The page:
Sunday, April 27, 2014

God of Carnage Delightfully Vicious

By James E. Trainor III
Photos by Len Struttmann

Chad Canfield, Deborah Maynard, D. Allan Boettger, and Stephanie Corkran.
Cedar Rapids - The setting is a comfortable middle-class living room, a space which is not afraid of advertising its culture: there are curious paintings on the wall, inviting picture books on the modest coffee table, some lovely tulips downstage. It has an aura of being a bastion of civilization. And why shouldn't it? This is, after all, where Veronica (Stephanie Corkran) and Michael (D. Allan Boettger) have invited Allan (Chad Canfield) and Annette (Deborah Maynard) to calmly work out a dispute between their children. It seems Allan and Annette's son decided to clobber Veronica and Michael's son with a stick, knocking out two of his teeth. Tensions are understandably high, but these are educated adults, so they're going to rise above it, for the sake of their children and in the name of all western civilization.

Only it's not that easy. Yazmina Reza's God of Carnage (tr. Christopher Hampton), which is an admittedly cynical satire of liberal hypocrisy while also being an absolutely hilarious situation piece, does a great job of digging beneath the airs we put on and questioning why adults so often act like children when confronted with someone they despise. For all her political correctness and her attempts at civility, Veronica holds a thinly veiled disdain for Allan and Annette, and when she stoops to give them parenting advice and is rebuked, she becomes involved in a scene that reveals the shaky foundation of her marriage and causes her to question her very values.

J. David Carey's direction moves the piece in a swift, organic fashion while managing to deal with the challenges of placing a living room in the middle of a three-quarter round setting. The set, designed by Daniel Kelchen, adds to the story by giving a lot of background to Veronica and Michael's life. The furniture was at times a liability, though; while the set is fairly open, a couple of crosses seem clunky and unnatural, because paths were obstructed and the actors had trouble working that into their reality. There is also some awkwardness with some books that are vomited on (a funny and somewhat startling set piece), because they aren't really consistent about what's been damaged and how badly. These are small potatoes, though, as the strength of Carey's direction, and the actors' work, rests squarely on the very clear relationships they build together.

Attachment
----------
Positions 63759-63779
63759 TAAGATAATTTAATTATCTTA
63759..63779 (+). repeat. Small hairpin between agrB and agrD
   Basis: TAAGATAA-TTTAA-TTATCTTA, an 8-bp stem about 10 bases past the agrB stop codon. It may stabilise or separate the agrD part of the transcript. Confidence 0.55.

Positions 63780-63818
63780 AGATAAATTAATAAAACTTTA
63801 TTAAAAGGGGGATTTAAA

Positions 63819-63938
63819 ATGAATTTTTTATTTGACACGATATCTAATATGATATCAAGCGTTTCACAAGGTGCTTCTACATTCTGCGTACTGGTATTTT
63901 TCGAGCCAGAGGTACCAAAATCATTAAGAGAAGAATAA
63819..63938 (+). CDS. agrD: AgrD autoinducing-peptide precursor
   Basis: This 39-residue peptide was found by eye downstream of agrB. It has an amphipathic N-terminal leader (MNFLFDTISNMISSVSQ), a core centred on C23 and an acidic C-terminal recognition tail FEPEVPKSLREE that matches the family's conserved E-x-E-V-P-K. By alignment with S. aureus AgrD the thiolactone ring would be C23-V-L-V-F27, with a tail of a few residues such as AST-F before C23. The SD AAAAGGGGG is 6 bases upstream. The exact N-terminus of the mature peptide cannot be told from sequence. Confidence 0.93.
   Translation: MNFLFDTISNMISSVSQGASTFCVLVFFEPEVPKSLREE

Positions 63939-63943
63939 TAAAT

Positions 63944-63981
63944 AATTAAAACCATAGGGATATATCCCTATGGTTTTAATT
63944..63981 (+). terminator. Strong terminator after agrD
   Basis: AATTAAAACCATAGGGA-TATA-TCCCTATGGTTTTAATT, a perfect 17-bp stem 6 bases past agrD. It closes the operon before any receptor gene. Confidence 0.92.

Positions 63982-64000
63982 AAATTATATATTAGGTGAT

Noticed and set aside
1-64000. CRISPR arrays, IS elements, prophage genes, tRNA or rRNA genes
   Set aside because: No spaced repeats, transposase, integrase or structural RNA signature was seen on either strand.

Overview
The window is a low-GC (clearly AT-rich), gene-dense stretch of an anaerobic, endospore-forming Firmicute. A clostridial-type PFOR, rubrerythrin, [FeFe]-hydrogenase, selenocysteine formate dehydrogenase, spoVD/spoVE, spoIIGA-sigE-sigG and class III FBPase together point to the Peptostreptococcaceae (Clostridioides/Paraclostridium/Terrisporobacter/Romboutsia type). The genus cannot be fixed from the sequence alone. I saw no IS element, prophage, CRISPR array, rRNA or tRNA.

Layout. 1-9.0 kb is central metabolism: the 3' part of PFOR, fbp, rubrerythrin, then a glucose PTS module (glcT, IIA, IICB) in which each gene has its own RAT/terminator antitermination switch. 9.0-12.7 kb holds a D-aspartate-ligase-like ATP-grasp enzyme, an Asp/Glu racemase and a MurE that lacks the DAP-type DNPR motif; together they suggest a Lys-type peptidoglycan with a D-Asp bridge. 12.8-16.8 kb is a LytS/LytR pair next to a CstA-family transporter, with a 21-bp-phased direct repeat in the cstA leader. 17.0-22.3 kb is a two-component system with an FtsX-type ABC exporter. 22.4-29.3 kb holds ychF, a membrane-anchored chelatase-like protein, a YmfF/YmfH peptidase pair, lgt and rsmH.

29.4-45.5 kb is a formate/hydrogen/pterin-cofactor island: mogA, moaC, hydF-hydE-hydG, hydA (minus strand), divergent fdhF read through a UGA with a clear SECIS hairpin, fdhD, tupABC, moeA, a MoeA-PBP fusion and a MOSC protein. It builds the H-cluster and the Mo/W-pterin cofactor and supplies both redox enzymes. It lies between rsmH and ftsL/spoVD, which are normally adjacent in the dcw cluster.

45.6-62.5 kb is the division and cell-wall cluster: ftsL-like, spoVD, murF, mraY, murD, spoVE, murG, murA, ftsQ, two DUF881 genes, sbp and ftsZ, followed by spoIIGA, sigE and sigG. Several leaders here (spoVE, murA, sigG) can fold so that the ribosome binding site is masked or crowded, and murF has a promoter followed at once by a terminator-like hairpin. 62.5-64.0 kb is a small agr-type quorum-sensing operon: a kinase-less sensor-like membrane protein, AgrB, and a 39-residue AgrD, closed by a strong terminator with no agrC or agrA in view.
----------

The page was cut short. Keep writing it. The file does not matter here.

Canfield's Allan is funny and effective, a successful lawyer who has learned to hide his impatience and disinterest with anything relating to the domestic sphere. Canfield is a skilled comedian who listens to his stage partners and knows how to take over the stage when he has to. Allan's constant character note is his dismissive attitude and his insistence on taking calls from a client in front of everyone. This gives a great opportunity for some ensemble work; the conversation stops and there is a palpable discomfort as Canfield confidently strolls around the room, giving marching orders to the representative of a pharmaceutical company under attack.